How accurate is GPS for measuring speed?

28 November 2010


Hi Dr. Smith
Would you be so kind to clarify this relating to GPS speed monitor on next week's show with Redi?

My thoughts are as follows, but they are ever so slightly incoherent.

In South Africa a good signal will allow a WAAS enabled GPS to be around 3m accurate on average, with a variation up to 15m for the horizontal plane this is usually trebled in the vertical plane - so 9 to 45m.
Most GPS, outdoors type GARMINS - "take a point" every second - it may be saved as a track or waypoint or not, so if you use it to monitor your speed at around 120km/h- where you travel roughly 33.3 m/s you can have a horizontal error of up to 30m but mostly the distance measured could vary from -6 to 6m from 33.3 which seems very inaccurate - contrary to the "evidence" on display

So what is the reason for the accuracy, pure averaging?

Or does the error follow a pattern? I.e two points taken directly after each other will err more or less in the same direction and extent. I ask this because there is apparently still some error introduced by governments and this may cause a "pattern following" error, or will the ionospheric and atmospheric and satellite delays for two consecutive measurements be roughly the same?
I'm not even considering the vertical plane, as my trig is non-existent, but you may
BTW car manufacturers err on the side of caution for speedometers but are spot-on for odometers, unless you change your tyre circumference or gearing.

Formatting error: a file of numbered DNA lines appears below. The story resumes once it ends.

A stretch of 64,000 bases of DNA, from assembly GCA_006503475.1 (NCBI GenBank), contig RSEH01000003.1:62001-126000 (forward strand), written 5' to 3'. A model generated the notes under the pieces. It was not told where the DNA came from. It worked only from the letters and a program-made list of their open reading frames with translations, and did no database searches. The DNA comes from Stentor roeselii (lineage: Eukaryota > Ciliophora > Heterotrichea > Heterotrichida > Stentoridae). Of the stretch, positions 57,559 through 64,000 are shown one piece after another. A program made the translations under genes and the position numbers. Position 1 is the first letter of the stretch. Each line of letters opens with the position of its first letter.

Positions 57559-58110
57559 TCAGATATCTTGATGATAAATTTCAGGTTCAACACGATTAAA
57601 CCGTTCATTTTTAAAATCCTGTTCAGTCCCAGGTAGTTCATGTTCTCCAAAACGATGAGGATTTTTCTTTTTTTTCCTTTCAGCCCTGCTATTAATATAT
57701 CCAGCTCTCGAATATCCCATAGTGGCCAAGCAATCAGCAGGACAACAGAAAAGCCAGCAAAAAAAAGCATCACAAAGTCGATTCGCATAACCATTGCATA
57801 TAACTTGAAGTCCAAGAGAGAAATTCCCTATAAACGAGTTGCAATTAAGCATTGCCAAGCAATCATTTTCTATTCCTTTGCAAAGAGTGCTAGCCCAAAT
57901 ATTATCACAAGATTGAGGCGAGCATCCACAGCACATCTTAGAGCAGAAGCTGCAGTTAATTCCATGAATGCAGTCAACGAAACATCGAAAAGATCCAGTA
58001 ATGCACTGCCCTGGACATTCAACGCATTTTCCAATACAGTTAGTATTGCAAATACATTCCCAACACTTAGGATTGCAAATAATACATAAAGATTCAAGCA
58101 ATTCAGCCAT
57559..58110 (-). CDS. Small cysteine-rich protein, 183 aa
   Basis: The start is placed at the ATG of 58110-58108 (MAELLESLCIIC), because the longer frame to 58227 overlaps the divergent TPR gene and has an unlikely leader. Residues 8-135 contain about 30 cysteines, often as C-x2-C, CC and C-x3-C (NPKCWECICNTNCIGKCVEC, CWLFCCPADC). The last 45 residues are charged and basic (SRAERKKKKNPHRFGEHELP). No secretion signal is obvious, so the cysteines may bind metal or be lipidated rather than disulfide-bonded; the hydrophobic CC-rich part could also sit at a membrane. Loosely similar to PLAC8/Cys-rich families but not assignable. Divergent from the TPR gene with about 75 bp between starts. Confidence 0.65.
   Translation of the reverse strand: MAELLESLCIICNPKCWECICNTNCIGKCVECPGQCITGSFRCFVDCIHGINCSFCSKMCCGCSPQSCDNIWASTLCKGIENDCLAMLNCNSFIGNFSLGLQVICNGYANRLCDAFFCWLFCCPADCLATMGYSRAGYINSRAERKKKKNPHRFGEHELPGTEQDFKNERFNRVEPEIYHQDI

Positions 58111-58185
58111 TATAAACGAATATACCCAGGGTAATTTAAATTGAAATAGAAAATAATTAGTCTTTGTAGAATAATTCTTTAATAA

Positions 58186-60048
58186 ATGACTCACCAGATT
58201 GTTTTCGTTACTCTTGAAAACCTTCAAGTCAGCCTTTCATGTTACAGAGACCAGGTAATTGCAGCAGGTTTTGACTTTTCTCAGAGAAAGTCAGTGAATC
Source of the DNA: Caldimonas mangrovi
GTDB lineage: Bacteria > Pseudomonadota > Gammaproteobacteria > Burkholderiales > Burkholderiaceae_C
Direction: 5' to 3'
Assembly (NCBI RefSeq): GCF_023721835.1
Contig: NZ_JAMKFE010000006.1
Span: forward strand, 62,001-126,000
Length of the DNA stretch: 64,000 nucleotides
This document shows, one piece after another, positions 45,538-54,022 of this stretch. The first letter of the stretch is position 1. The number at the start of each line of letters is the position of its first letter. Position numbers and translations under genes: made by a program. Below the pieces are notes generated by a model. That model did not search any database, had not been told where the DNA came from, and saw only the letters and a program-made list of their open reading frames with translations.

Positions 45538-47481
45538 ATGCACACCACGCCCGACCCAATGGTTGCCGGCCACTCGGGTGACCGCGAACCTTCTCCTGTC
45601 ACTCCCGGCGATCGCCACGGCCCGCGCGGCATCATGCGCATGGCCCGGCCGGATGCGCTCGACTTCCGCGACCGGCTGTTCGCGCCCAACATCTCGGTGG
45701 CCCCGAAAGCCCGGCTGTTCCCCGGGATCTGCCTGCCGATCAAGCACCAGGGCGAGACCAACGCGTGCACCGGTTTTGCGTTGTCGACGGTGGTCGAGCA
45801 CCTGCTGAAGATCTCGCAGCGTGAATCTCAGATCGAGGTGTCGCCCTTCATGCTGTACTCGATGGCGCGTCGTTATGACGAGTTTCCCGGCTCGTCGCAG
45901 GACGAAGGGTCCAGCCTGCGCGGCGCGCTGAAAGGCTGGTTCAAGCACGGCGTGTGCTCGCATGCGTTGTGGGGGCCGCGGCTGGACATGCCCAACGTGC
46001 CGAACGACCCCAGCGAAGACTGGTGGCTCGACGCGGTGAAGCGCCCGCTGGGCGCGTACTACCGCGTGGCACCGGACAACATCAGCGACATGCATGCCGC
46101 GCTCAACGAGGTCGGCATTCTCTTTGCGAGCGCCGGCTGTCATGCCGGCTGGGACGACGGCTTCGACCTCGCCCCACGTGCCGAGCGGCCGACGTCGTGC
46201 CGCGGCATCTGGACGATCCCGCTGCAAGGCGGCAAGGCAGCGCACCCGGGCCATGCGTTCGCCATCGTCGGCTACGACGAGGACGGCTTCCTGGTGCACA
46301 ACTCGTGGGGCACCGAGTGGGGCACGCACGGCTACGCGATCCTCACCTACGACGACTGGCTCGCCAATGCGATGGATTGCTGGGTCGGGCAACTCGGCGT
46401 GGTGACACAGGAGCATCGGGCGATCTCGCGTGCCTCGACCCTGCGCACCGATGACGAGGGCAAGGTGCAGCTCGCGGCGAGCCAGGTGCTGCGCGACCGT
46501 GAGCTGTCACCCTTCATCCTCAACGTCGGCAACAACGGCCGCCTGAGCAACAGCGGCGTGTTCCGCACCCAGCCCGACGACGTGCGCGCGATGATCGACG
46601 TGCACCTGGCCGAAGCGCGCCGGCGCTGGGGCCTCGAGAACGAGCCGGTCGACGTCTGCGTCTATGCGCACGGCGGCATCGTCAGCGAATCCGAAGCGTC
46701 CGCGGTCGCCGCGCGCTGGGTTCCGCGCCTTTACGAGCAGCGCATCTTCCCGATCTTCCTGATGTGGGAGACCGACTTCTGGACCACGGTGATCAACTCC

Andre Grobler


Dave - The two devices are measuring speed in very different ways. The speedometer is measuring the number of times your wheels turn every second or every minute, and if you know the circumference of your wheels you can work out how fast you're going.

There can be errors on that because the tyres will wear down, that will change the circumference of your wheels. Quite often, I think they build speedometers to possibly slightly under-read, which is quite good because that way, you get less speeding tickets.

Old-fashioned speedometers also weren't as accurate as modern ones. They weren't computerised and they just tended to be less sensitive at high speeds.

The GPS is basically measuring your position repeatedly and measuring how far you move over a certain period of time and then dividing that distance by the time it's averaged over, and then that will give your speed.

If you're stationary, the GPS will quite often give you a speed, so the GPS is not at all accurate in giving a speed when you're going very, very slowly because the errors in position can be a few metres. And the accuracy of the speed will depend on how long it's averaging over to get the speed.

So if it's averaging for 10 minutes the GPS will be more accurate, if it's averaging over 2 seconds the speedometer will certainly be.


GPS receivers do Not measure speed by differencing the positions over time. They could, but it would be grossly inaccurate. The speed is actually measured as a side effect of the solution to another problem: the satellites are moving, causing a Doppler shift in the received radio frequency. The receiver has to adjust for each satellite - but any remaining discrepancy of the received frequency must be due to the movement of the GPS receiver itself. Thereby, the GPS ends up knowing exactly how fast it is moving, to and accuracy much greater than that attainable from position differences. Try searching for GPS Doppler.

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